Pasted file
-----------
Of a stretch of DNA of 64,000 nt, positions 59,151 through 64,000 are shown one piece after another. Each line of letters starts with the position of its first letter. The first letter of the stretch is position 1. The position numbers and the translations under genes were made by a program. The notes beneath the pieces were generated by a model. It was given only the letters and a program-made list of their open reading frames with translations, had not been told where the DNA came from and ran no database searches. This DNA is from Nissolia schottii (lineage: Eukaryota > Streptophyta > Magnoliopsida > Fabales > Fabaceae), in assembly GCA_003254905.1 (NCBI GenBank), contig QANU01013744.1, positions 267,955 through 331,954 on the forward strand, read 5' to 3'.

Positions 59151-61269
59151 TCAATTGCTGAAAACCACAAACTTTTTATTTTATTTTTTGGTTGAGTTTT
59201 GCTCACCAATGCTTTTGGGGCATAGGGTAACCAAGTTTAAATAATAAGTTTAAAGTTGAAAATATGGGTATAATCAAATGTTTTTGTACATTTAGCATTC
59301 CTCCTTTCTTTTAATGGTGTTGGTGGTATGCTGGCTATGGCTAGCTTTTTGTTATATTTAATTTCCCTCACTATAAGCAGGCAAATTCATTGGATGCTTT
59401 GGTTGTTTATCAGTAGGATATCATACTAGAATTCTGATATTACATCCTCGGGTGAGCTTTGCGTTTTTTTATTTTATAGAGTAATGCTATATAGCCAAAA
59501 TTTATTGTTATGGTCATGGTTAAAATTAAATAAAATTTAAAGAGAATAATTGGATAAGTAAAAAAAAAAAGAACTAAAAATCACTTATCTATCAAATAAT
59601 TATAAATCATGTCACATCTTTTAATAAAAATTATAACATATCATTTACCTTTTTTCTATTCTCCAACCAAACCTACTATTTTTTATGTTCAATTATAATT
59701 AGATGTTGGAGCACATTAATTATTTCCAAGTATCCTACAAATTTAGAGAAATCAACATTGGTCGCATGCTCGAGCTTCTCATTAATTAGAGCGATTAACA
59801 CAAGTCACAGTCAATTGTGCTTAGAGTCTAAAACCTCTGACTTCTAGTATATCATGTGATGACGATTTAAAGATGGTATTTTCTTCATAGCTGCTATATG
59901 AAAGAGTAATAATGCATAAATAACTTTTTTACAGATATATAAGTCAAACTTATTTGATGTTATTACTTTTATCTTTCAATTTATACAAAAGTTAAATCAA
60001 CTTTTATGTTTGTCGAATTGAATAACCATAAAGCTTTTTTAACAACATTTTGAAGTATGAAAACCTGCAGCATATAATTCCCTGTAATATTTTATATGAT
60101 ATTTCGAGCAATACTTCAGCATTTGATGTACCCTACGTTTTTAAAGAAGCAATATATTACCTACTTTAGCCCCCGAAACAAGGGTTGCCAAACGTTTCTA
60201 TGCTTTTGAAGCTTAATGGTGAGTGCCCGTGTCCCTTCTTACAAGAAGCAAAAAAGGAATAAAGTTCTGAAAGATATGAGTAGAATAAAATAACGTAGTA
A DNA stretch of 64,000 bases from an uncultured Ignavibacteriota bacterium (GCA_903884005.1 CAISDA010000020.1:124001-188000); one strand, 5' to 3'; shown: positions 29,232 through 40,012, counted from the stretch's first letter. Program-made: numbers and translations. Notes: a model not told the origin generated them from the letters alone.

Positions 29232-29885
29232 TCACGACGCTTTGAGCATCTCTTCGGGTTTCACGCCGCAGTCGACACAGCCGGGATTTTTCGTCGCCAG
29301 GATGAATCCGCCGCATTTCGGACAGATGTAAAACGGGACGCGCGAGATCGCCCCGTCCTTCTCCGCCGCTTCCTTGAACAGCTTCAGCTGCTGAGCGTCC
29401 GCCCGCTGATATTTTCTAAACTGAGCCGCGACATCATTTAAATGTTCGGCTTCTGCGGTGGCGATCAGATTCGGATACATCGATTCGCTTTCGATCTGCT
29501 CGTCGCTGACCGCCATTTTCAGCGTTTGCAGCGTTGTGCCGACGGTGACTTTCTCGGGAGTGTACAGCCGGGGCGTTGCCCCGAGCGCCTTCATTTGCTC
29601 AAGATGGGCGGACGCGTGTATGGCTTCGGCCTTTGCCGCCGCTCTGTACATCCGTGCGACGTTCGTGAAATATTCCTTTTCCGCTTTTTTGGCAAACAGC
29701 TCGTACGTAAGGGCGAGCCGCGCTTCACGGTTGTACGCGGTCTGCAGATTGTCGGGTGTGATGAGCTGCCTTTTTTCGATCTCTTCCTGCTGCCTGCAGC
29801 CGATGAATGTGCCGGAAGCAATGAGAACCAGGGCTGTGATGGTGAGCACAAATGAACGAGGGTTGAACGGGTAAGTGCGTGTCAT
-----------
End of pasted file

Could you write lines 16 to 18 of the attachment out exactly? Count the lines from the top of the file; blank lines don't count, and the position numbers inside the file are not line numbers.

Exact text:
Positions 29232-29885
29232 TCACGACGCTTTGAGCATCTCTTCGGGTTTCACGCCGCAGTCGACACAGCCGGGATTTTTCGTCGCCAG
29301 GATGAATCCGCCGCATTTCGGACAGATGTAAAACGGGACGCGCGAGATCGCCCCGTCCTTCTCCGCCGCTTCCTTGAACAGCTTCAGCTGCTGAGCGTCC